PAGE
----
Based on the above considerations, the biomass production function and raw material availability in the soil layers above the parent material were assessed during the evaluation of provisioning soil ecosystem services.

Biomass production of a given soil depends on the geographic location (climatic, hydrological, and terrain conditions), the land use type, land management, and the vegetation under consideration. In a continental-scale assessment, a land use–specific evaluation should be performed for the main biomass-producing land use types, namely cropland, grassland, and forest.

For continental-scale evaluations of raw materials in soils we must limit ourselves to the issues apparent over larger areas. While acknowledging the significance of locally important soil characteristics (such as high quality kaolinite for ceramics; bentonite for metal casting, well drilling, or food additives; clay for various applications), this study has focused on two applications: (1) organic soil (for horticultural and other applications) and (2) soil materials in construction. These two fields of applications involve by far the largest amounts of excavated soils in Europe. It is worth noting that a regional or local soil quality assessment might consider other elements (and with different weights). It is also worthwhile to mention that the growing demand for the services provided by the genetic pool of soil biota (e.g., from pharmaceutical industry) might lead to extraction of some soil material locally. However, the magnitudes of these kinds of extractions involve minor areas on the local scale and are not significant on a regional scale, and as such do not significantly affect the capacity of soil to provide other ecosystem services.

Attention should be called to the major difference between renewable biomass production and destructive use of soil substances. Authors strongly stress the need for considering sustainable soil use with regards to provisioning soil functions.

Databases

Soil data

The European Soil Database (ESDB; EC 2003) was used as the soil information source in this study. Specifically, the Soil Geographical Database of Eurasia (SGDBE) and the PedoTransfer Rules Database (PTRDB) components of the ESDB were utilized.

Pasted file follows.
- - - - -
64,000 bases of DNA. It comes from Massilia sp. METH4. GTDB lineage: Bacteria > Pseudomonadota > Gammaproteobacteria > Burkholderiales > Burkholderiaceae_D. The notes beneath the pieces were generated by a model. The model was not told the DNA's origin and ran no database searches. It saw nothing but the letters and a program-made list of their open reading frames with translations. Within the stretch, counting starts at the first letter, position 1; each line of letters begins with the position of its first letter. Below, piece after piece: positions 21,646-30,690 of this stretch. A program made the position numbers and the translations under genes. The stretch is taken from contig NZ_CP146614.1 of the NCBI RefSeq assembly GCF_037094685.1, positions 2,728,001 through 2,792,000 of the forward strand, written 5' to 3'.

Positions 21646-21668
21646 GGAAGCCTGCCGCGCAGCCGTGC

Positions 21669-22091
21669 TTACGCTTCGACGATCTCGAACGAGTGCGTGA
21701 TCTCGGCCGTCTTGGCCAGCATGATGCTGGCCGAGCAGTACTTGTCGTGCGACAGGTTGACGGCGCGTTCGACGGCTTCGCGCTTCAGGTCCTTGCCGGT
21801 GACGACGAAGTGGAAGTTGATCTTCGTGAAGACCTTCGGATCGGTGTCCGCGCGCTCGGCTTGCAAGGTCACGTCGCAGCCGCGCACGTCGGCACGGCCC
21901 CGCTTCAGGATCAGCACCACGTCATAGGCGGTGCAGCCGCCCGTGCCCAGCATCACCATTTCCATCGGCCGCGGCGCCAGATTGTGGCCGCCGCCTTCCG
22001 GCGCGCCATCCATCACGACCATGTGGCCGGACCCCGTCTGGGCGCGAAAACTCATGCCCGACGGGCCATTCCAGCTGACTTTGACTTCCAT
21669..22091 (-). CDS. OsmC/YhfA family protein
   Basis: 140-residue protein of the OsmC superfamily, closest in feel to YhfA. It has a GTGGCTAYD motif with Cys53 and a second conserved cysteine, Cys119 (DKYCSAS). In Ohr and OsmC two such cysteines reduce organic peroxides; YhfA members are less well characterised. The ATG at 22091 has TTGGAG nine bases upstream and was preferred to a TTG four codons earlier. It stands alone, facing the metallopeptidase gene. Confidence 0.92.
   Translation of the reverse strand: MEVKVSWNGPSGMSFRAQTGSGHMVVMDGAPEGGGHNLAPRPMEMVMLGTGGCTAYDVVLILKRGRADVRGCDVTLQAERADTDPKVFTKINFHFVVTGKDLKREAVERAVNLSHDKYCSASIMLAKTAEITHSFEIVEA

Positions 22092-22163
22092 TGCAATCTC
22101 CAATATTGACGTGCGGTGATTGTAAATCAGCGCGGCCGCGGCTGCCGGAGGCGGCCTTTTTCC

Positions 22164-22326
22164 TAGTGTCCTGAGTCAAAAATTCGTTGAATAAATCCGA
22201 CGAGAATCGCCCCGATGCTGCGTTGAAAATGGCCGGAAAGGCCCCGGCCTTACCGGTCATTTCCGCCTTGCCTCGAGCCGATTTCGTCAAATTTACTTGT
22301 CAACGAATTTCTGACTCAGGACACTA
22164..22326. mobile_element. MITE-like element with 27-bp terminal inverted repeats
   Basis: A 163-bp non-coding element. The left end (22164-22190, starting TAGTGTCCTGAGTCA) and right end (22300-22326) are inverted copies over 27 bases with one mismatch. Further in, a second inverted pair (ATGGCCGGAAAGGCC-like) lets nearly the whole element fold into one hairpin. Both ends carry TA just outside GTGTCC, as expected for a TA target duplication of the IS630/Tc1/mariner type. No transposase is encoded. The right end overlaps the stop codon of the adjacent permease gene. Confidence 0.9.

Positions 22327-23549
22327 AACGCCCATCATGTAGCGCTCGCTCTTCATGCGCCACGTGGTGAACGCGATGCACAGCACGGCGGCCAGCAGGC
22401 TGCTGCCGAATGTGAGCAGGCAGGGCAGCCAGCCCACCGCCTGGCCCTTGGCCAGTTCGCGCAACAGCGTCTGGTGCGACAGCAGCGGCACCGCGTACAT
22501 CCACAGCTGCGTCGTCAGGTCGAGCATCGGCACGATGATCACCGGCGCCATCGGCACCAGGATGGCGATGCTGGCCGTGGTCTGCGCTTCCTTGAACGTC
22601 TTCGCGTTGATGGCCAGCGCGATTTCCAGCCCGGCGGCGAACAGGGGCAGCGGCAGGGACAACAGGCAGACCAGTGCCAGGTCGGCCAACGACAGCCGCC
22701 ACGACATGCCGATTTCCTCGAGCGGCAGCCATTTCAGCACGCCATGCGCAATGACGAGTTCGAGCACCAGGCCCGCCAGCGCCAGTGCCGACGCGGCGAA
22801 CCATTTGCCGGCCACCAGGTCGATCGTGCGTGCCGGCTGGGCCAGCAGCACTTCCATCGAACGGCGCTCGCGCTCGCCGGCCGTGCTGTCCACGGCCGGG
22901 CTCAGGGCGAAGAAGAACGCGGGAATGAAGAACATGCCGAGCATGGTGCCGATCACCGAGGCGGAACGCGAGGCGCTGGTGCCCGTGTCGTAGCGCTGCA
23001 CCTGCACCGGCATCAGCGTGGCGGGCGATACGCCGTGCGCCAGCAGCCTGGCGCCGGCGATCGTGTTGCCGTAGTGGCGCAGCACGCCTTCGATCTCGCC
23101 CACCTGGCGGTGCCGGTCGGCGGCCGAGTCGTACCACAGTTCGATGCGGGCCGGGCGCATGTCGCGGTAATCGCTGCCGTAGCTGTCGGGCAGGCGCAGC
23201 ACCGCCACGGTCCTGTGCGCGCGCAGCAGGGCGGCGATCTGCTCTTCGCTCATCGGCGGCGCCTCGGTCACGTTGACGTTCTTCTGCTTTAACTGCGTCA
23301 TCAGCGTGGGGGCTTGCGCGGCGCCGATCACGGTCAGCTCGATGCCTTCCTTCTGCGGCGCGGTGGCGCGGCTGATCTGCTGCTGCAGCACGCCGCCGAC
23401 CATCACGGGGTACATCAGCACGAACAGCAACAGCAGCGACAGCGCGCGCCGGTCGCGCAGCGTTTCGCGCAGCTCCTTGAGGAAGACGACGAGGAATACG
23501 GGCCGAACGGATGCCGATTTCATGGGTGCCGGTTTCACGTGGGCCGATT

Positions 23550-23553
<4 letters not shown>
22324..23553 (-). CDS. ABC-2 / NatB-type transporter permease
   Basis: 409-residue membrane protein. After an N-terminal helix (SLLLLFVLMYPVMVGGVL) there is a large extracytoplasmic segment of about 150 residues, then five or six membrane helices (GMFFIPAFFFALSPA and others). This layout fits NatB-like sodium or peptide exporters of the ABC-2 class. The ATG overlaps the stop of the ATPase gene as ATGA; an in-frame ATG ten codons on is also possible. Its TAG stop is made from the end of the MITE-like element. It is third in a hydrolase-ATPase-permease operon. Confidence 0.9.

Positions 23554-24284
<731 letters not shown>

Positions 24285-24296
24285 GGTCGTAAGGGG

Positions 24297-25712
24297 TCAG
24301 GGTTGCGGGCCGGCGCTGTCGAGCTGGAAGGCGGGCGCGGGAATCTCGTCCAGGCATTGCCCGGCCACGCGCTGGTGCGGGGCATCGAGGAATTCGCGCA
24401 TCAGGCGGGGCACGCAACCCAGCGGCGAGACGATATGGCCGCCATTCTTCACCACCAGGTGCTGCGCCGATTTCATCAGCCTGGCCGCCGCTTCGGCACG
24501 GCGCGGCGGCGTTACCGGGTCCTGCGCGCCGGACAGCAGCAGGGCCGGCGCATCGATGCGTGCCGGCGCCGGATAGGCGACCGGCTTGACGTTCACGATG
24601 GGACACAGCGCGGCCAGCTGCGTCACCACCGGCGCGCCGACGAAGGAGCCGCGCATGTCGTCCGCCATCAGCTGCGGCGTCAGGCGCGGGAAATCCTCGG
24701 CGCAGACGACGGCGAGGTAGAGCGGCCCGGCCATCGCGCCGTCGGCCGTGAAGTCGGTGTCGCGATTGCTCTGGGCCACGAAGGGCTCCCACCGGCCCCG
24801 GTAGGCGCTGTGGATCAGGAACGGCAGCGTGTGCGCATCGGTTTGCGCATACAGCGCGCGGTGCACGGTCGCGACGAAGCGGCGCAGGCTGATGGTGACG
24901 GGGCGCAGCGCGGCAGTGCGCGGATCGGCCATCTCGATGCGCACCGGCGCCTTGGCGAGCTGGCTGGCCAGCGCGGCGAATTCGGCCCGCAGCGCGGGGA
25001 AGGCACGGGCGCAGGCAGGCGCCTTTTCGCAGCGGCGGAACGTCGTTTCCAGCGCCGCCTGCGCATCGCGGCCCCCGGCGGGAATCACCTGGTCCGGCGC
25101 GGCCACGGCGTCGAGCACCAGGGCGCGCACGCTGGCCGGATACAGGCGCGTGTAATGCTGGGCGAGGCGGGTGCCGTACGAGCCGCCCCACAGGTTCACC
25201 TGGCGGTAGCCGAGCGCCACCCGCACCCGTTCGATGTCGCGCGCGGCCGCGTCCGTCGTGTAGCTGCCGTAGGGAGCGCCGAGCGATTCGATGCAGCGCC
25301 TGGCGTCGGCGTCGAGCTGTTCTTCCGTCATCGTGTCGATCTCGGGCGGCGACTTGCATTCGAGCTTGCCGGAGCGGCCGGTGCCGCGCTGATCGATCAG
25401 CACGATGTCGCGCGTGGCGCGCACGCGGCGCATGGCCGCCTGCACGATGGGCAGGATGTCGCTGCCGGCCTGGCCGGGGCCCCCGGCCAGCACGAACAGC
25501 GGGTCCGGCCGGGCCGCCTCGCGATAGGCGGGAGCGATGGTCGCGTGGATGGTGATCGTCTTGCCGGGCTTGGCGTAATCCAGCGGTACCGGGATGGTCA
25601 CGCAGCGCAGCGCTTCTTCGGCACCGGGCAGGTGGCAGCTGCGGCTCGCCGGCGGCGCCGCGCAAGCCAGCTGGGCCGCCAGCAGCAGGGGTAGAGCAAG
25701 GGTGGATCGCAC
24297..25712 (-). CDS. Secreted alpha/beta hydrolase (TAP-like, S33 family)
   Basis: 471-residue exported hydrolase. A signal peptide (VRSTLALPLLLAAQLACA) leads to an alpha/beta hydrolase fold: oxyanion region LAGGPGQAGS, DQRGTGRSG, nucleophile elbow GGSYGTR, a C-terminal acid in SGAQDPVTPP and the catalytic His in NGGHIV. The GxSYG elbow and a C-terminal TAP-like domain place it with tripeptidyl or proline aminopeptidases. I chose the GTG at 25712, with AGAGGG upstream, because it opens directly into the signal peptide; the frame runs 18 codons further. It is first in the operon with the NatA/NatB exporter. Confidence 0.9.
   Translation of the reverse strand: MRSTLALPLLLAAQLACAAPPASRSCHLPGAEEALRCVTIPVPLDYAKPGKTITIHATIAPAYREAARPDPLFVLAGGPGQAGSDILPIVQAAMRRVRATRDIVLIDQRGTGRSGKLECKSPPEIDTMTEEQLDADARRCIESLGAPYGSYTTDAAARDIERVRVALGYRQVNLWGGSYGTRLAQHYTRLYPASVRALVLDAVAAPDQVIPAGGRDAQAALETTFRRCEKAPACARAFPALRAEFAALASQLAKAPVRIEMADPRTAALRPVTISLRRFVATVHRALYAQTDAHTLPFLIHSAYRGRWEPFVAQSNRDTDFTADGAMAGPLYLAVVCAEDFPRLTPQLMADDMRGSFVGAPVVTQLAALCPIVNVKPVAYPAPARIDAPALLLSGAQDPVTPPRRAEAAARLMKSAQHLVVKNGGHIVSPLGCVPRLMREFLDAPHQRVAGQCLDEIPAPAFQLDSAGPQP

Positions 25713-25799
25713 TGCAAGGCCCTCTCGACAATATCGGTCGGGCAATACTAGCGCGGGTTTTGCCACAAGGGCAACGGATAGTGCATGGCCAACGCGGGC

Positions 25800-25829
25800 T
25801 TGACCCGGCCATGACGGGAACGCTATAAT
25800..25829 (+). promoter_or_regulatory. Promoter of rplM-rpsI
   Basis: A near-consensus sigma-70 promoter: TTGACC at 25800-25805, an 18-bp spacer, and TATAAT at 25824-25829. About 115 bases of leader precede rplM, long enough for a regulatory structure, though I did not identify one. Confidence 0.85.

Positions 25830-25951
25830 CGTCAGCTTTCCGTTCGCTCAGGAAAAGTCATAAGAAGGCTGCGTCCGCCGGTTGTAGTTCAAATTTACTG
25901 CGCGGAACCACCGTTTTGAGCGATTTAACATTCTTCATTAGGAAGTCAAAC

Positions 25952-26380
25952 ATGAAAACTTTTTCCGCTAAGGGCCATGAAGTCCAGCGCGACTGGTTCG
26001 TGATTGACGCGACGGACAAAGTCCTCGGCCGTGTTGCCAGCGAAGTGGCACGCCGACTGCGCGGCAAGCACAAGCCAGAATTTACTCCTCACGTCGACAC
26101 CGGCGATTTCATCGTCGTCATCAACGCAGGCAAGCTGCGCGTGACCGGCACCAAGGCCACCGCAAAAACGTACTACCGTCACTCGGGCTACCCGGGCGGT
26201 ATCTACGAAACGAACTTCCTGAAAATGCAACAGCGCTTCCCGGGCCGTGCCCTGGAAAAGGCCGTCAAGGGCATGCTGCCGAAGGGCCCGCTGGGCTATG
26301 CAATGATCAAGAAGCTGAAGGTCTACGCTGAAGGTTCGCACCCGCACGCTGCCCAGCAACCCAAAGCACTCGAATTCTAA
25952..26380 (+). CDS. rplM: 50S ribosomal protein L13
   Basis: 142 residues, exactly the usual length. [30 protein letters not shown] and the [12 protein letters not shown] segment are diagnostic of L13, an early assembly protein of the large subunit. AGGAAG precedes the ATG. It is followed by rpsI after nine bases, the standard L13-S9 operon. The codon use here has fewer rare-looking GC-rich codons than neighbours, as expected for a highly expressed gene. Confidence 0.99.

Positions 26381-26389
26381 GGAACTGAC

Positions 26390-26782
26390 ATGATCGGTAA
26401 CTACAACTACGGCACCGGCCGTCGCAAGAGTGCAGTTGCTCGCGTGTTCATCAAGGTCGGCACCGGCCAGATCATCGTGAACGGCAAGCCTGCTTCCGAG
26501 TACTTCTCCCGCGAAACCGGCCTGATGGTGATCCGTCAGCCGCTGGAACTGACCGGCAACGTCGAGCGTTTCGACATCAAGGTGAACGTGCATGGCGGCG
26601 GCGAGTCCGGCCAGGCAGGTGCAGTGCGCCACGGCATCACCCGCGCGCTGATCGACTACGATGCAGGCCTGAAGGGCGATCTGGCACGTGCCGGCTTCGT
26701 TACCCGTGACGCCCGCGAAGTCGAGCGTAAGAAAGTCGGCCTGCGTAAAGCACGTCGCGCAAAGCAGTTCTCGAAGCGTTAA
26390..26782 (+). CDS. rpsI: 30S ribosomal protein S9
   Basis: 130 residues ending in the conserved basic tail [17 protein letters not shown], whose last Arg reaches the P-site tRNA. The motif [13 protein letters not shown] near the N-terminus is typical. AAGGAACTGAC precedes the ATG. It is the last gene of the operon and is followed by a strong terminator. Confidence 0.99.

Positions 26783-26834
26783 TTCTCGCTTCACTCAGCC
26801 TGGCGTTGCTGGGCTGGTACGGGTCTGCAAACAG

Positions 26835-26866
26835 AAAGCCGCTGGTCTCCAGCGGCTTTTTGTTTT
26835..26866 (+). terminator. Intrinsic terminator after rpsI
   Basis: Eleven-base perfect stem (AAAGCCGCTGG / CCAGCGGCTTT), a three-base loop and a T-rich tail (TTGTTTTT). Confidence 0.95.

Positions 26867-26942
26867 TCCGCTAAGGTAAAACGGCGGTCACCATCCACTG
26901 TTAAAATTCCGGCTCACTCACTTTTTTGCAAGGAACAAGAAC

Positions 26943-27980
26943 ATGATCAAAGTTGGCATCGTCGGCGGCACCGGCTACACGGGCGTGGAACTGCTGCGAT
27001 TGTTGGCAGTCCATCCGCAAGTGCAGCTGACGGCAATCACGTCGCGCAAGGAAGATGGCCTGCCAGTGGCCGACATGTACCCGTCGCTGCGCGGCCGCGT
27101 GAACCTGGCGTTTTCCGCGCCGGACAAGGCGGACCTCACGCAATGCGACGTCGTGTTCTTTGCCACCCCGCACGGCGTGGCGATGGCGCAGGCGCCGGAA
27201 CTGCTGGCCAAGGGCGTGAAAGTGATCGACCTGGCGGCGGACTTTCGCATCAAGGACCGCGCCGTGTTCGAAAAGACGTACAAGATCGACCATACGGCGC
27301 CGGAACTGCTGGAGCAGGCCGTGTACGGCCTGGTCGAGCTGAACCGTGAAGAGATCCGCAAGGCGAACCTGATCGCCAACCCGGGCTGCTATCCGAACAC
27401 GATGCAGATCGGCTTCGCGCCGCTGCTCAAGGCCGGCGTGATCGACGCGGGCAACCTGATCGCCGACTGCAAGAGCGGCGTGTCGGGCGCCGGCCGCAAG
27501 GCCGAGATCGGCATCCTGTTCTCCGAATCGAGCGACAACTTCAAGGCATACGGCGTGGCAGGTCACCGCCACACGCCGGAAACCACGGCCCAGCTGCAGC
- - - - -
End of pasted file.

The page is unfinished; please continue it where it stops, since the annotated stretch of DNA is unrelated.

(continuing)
The SGDBE, at scale 1:1,000,000, and the PTRDB are parts of the European Soil Information System (Panagos 2006; van Liedekerke et al. 2004). The SGDBE consists of both a geometric dataset and a semantic dataset (set of attribute files) which link attribute values to the polygons of the geometrical dataset. The database contains a list of soil typological units (STU). Besides the higher level soil taxonomic classification units represented by a soil name, these units are described by variables (attributes) specifying the nature and properties of the soils, for example, texture, water regime, or stoniness. As the original taxonomic information of the SGDBE is based on the 1990 FAO-UNESCO Soil Revised Legend (FAO 1990), these names and associated information content are used in the current exercise.

The PTRDB consists of a set of rules to derive new attributes with input attributes of the SGDBE (EC 2003). Pedotransfer rules related to water availability were applied in this study.

Land use data

The land use data of the SGDBE were exploited during the biomass productivity evaluation. The SGDBE holds information on dominant and secondary land use types of each component STU of the soil map polygons. For cropland productivity evaluation, only those STUs were considered which had cultivated land as primary or secondary land use type in the SGDBE.